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Statement for the Universal Periodic Review Pre-session on Yemen

اقرأ المحتوى باللغة العربية

Honorable Members of the United Nations Human Rights Council (UNHRC), Excellencies, Distinguished Delegates, Colleagues, Friends:

My name is Yazeed Aljeddawy and I am here representing the Sana’a Center for Strategic Studies, a Yemeni policy and research center. Today, I point your attention to the catastrophe in Yemen, which continues to suffer from nearly a decade of war and one of the world’s worst humanitarian crises.

The core of our submission regards the urgent need to recognize the rights of the victims of conflict, and the centrality of justice to Yemen’s political and economic future. Victims’ voices are not being adequately represented or respected in official negotiations, and have too long been drowned out by competing political and military agendas, from actors both within Yemen and abroad.

This arrangement is as dangerous as it is unjust, ensuring that national reconciliation and sustainable peace will remain elusive, and that unresolved disputes and cyclical violence will destroy the aspirations of yet another generation of Yemenis.

We hold that the recognition and prioritization of victims of conflict is a crucial component of any peace process. Last July, along with more than 70 Yemeni civil society organizations, the Sana’a Center signed a landmark declaration demanding that transitional justice be made a central tenet of negotiations and recognized as a requisite of any political settlement.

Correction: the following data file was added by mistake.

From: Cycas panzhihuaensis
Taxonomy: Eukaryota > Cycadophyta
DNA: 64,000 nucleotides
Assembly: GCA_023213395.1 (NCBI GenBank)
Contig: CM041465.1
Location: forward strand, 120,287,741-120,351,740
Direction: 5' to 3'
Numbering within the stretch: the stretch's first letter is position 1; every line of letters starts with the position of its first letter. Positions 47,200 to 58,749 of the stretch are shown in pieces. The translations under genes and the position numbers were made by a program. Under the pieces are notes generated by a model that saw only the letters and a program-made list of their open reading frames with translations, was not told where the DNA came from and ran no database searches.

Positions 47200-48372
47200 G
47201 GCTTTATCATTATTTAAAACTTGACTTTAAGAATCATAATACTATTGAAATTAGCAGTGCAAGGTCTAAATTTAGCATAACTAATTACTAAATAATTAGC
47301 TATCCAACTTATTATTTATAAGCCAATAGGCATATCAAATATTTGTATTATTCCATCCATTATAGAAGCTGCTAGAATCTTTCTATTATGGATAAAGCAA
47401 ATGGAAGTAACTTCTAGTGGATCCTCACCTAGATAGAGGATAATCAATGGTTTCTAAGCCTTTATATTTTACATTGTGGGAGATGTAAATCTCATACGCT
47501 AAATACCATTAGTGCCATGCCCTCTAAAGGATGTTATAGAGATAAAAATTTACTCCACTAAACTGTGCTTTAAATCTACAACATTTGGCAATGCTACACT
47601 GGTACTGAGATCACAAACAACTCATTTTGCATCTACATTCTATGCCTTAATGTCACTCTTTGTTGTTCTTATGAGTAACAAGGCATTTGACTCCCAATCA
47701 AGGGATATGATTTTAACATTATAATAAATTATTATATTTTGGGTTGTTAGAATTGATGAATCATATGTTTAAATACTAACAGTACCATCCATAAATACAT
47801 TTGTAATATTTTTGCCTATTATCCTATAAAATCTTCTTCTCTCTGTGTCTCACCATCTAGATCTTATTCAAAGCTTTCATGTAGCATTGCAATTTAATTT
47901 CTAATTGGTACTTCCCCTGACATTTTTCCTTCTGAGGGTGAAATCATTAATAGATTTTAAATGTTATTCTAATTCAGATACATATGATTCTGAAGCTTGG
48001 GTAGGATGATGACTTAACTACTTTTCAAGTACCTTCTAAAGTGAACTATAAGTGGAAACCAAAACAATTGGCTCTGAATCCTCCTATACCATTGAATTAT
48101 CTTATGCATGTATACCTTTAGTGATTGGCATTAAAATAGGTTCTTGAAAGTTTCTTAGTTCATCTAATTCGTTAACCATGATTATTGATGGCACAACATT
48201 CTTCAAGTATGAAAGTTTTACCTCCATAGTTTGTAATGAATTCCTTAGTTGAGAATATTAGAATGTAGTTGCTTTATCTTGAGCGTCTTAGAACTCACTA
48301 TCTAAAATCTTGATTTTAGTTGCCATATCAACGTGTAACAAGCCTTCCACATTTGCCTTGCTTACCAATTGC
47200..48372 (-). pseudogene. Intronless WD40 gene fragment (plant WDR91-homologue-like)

But justice must extend beyond the realms of wartime criminality and political inclusion. Yemen remains the poorest country in the Middle East, a condition exacerbated by nine years of destructive conflict. Worldwide, it ranks as one of the most vulnerable to, and least ready to cope with, the effects of climate change, despite contributing less than 0.1 percent of global emissions.[1] The abnegation of responsibility by the leading economies does not come without costs, which are being borne by Yemeni communities already teetering on the verge of famine.

If Yemen is to rebuild an economy capable of supporting the basic needs of its population, it needs urgent support for sustainable development and climate change mitigation.

Climate change has made Yemen increasingly vulnerable to catastrophic weather events, which are expected to increase in severity and frequency. In such circumstances, climate justice is not only a matter of environmental protection, but an issue of basic human rights, implicating the rights to life, health, and water–and with them the right to a healthy environment. Yet the country has received insufficient development and economic support to ameliorate the current situation or the promise of worse to come.

In previous cycles, member states have made recommendations to the internationally recognized Government of Yemen on transitional justice, including establishing and implementing a reconciliation and transitional justice framework aligned with the recommendations of Yemen’s National Dialogue Conference and the UNHCR; expediting relevant legislation; ensuring the independence of the National Commission of Inquiry; and promoting the representation of women in political processes and in public life.